“Kill them,” she said.    


“Kill your darlings,” she repeated.                          

“But why should I kill them? This is what happened in the story.”            

“No,” she said mercilessly. “They need to go. Kill them off.”        

I snarled and scratched out the sentence: It looks more as if the box hobbles her inside of the house than her bringing it in. Then I tried to negotiate.

“No, this isn’t right.”      

“What isn’t right?”              

“This is how she looks when she walks through the door.”        

“Like she’s being hobbled in by a box?”                  

“Well, yes,” I say, now with uncertainty.                    


I knew that I looked defeated.

“Kill it,” she smiled.

You’re just a curly-haired professor with skinny jeans and a blazer, who thinks her name should’ve been Joe. What do you know?  

She threw me a bone, and started to meet me halfway.

“You have got to be all Bugs Bunny about this.”

What’s up with this lame line, Prof?  

I rolled my eyes. “I don’t get it.”                  

“Think about it.”

Plant a seed in my garden, would you? Don’t go handing me a bouquet. ‘Coz clearly I want to water this thing all by myself.  

“Okay, uh… grey rabbit eating a carrot, playing tricks on everyone…”


“Really? I don’t know what I just said.”                 

“You gotta be a trickster about this! Be clever. Look…”

Prof. sat back in her chair and crossed her legs. She clearly has this all figured out.

“Do you have a friend who tells really long and boring stories?”            

“Yes. My friend Zaara.”      

“Why are they boring?”

“Zaara’s kind of a nag. She likes being listened to, and then she drags your attention out.”

“But why is she boring?”        

“I don’t know. You can only listen for so long I guess. Sometimes I just wanna rattle her, and tell her to get to the point already!”                   

“Right. Now, imagine she was a TV sitcom.”             

“A sitcom?”                           

“…and you weren’t listening to her narrations, but watching her motions on screen…”     

“Actions, without words?”                                    


I started to see into her madness.

“So write like that… you know… ordinary writers just tell us what happens. But you wanna be a clever writer,” she winked at me. “You’re a writer but also a performer, and then sometimes a director.”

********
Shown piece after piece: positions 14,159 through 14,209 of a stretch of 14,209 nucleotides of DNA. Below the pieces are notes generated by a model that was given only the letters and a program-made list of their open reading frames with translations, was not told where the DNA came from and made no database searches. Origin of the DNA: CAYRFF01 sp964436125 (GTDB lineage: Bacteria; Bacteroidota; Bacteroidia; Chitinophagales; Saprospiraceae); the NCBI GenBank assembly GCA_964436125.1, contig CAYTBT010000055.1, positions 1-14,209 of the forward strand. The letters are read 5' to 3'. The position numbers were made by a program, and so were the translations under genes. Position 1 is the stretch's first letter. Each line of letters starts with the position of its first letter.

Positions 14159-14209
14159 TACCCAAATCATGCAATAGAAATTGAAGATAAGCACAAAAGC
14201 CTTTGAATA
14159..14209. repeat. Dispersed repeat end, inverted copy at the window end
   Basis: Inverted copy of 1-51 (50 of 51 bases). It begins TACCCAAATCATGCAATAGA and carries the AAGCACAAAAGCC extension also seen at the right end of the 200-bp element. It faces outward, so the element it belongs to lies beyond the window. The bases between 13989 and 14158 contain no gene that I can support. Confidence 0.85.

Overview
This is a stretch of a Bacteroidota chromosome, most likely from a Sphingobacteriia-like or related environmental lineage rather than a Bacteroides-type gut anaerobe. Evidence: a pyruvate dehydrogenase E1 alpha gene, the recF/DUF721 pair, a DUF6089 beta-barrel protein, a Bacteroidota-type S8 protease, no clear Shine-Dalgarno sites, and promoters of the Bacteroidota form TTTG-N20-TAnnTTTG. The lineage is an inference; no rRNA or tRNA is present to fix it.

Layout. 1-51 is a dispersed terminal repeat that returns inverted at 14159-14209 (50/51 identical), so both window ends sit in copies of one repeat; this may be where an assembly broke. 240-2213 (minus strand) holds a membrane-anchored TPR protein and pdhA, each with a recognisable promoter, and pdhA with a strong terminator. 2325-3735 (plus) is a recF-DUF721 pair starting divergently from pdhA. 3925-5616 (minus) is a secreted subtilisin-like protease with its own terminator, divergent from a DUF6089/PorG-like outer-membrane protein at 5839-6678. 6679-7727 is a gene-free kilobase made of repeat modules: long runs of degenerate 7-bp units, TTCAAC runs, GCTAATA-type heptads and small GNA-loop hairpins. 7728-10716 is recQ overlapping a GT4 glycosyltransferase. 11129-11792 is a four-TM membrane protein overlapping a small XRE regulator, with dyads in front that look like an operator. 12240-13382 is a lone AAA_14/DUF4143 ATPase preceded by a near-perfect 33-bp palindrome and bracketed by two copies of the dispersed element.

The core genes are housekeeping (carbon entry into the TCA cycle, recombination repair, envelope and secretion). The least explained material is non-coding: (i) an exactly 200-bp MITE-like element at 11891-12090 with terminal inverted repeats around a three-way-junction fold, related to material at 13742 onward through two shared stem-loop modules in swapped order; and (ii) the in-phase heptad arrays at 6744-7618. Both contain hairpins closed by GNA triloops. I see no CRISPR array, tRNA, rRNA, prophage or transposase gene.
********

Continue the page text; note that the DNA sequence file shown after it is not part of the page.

“Write like an actor. Who knew?”                      

“Exactly! So don’t tell your audience how the old lady hobbled into the room, show us.”

My light bulb switched on. “But I’d still have to tell it. On the page. Isn’t that the same thing?”                                

“Yeah, when you don’t have enough wit about you to write from the perspective of the character. You, on the other hand, are smarter than that. And you need to write from that place” 

I sat back in my chair, and stared at the ceiling, getting it for the first time.

“So, say I was in a nursery school play, dressed as a tree on stage. Do I introduce myself as a tree?”                            

“Wouldn’t they know you are a tree?”                       

“I guess.”                             


“My costume would communicate that.”                 

“Go figure,” she said.            

It was two ‘o clock. The class ended. I got up, and stashed my notes into my bag. Why hadn’t I thought of this before? I walked out of her office, suddenly with newfound creative zest.   

“Don’t forget…” she said.             

I turned around. “Yes?”

“Make sure they’re dead. And bury them deep,” she said, winking at me again. Yeah. Who knew Bugs Bunny was also a murderer.

About the Author

Tasneem Daniels is a writer, teacher, gender activist and researcher in Cape Town, South Africa. Upon completing her BA degree in English and Linguistics at the University of the Western Cape (UWC) between 2011-2013, she was mentored by Meg Van De Merwe as part of the UWC Creates programme for creative writers. Between 2014-2015, her work has been publicised in various outlets and events.

Her poem “A Place I Call Home” was published in the UWC Writing Three Sixty (2015) creative writing journal, and her short story titled “I Want to Break Free” was published in the Breaking the Silence Perfectly Imperfect (2014) anthology compiled by POWA (People Opposing Women Abuse); stories that reflect South African conversations on identity and everyday life, which now form part of a script she is writing for film.

While travelling and teaching abroad, Tasneem’s featured article titled “An Indonesian Expedition: A South African English Teacher Goes to Jakarta in Search of Her Roots” was published in a 2016 edition of Gwangju News, a South Korean based international magazine. This travel article became a catalyst for writing captions and compiling research for “Progressive Trends of Mosques in the Cape”, a photo exhibition that celebrates the achievements of slave Muslims during a colonial and post-colonial period in Cape Town.

Photo credit: jlmaral

Novel course, the Writers College